F-Secure has fixed a severe vulnerability in its home and enterprise antivirus products that could have allowed an attacker to execute malicious code on the user’s machine and take over affected PCs
The actual vulnerability doesn’t affect F-Secure directly, but the 7-Zip file archiving software, which F-Secure uses to decompress archives, scan them for threats, and repackage the original file.
Vulnerability really resides in 7-Zip
A security researcher going by the pseudonym of “landave” discovered this particular vulnerability (CVE-2018-10115) in March and worked with 7-Zip team to fix the problem.
This was landave’s third vulnerability affecting 7-Zip after he previously also discovered CVE-2017-17969 and CVE-2018-5996. Similarly, the researcher found two 7-Zip-related bugs affecting the Bitdefender antivirus last year, in 2017 [1, 2].
For obvious reasons, as soon as the researcher found this latest 7-Zip bug, he looked for another antivirus product that could also be affected, and he noticed that F-Secure’s line of antivirus products was susceptible to his latest discovery.
Vulnerability exploited via poisoned RAR file
According to a technical write-up explaining the 7-Zip vulnerability in more detail, the 7-Zip bug can be exploited by creating a malformed RAR archive that when decompressed triggers the execution of malicious code on a user’s computer.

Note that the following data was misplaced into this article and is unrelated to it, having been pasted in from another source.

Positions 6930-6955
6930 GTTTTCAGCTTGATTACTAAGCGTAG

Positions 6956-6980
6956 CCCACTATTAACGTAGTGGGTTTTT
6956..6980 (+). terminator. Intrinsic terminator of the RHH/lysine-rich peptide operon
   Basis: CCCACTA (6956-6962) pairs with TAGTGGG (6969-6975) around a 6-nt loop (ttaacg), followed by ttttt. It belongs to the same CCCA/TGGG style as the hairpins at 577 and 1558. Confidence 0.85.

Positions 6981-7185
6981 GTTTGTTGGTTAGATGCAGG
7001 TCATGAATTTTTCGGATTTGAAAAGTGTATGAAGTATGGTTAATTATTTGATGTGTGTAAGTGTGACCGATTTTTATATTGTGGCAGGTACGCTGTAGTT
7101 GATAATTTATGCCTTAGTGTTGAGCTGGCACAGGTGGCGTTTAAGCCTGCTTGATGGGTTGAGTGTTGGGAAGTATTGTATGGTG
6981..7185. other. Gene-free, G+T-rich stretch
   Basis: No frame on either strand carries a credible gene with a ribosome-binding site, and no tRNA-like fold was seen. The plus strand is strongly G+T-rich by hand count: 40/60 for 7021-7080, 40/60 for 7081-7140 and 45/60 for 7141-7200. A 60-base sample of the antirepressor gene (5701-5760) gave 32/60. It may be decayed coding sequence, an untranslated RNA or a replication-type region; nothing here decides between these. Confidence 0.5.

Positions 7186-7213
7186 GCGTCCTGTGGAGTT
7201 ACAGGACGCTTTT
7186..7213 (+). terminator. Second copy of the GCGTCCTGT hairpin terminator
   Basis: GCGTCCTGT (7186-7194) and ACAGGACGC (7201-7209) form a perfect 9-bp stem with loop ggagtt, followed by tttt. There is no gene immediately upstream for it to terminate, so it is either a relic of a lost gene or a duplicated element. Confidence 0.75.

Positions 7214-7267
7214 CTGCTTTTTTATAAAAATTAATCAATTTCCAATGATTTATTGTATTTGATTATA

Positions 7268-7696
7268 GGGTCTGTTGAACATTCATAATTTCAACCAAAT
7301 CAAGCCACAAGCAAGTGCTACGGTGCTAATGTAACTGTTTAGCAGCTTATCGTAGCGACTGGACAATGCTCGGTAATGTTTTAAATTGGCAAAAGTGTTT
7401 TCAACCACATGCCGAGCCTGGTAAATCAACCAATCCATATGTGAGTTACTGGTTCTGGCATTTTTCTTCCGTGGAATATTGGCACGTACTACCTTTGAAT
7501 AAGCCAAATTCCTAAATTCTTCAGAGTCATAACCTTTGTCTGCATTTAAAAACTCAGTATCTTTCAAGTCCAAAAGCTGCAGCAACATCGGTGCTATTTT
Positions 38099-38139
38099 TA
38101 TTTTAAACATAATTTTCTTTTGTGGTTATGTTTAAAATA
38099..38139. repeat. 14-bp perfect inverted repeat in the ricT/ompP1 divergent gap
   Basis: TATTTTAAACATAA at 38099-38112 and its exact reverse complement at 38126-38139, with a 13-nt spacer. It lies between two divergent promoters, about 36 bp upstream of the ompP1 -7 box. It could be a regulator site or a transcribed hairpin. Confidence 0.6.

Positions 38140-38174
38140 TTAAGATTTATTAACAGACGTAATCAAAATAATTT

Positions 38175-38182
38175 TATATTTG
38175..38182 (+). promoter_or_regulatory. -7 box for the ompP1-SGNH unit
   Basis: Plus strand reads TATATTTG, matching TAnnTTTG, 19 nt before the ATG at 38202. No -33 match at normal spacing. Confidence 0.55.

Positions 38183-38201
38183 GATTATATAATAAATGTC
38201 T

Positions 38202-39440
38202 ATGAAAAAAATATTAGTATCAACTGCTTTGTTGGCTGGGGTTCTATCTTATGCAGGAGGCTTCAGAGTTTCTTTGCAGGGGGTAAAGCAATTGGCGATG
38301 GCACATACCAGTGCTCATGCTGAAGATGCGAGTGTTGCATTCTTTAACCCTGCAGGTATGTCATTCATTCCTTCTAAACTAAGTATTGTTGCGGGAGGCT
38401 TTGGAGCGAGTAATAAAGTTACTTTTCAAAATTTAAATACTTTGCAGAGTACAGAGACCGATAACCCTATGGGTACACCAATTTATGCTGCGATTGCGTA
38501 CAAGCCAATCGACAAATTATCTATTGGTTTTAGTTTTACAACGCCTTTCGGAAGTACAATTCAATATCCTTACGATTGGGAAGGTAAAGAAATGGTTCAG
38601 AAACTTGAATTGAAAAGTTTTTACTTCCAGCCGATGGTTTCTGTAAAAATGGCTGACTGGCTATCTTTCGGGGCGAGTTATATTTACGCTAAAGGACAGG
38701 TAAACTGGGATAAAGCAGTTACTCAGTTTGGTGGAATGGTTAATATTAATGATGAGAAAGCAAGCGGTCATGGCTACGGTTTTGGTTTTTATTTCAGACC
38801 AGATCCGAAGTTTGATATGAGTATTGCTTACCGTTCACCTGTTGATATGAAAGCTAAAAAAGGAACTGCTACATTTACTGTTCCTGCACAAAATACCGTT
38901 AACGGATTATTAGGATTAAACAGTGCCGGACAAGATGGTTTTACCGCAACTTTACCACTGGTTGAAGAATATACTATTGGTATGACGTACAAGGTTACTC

Since F-Secure antivirus products automate some of these file decompression operations during their scanning procedure, exploiting this bug was as trivial as tricking a malicious user into accessing a malicious URL that initiated a file download.
Landave says that F-Secure products will automatically scan every newly downloaded file that’s under 5MB in size, meaning that once the download of the malicious RAR file finishes, the malicious code inside the RAR exploits CVE-2018-10115 and runs malicious operations on the user’s computer.
Exploit chain bypasses ASLR
The researcher says that even if F-Secure implemented Address Space Layout Randomisation (ASLR), a security feature to prevent such exploits, he was able to find a bypass that would allowed him to run the attack regardless.
However, the issue was privately reported to the F-Secure team via the company’s bug bounty program, and the company released an update to all affected anti-virus products on May 22.
F-Secure users don’t have to take any action to receive this update unless they’ve turned off the auto-update feature. A list of affected products is included in this F-Secure security advisory. Only F-Secure for Windows versions were affected, and not the company’s Mac and Linux products.
Furthermore, users can disable the “Scan inside compressed files (zip, arj, lzh, …)” option to prevent the antivirus from looking inside archived files.
We’ve patched a serious vulnerability in our Windows Endpoint Protection products. It sucks to have vulns, but we’re happy it was reported to us via our bug bounty program by @0xlandave. Thanks! https://t.co/Awxbuk8scm
— Mikko Hypponen (@mikko) June 7, 2018
Taking over PCs via malformed archived files is not a novel concept. A Google Project Zero security researcher showed similar exploits in a slew of antivirus products in the past two-three years, with the latest one aimed at Windows Defender.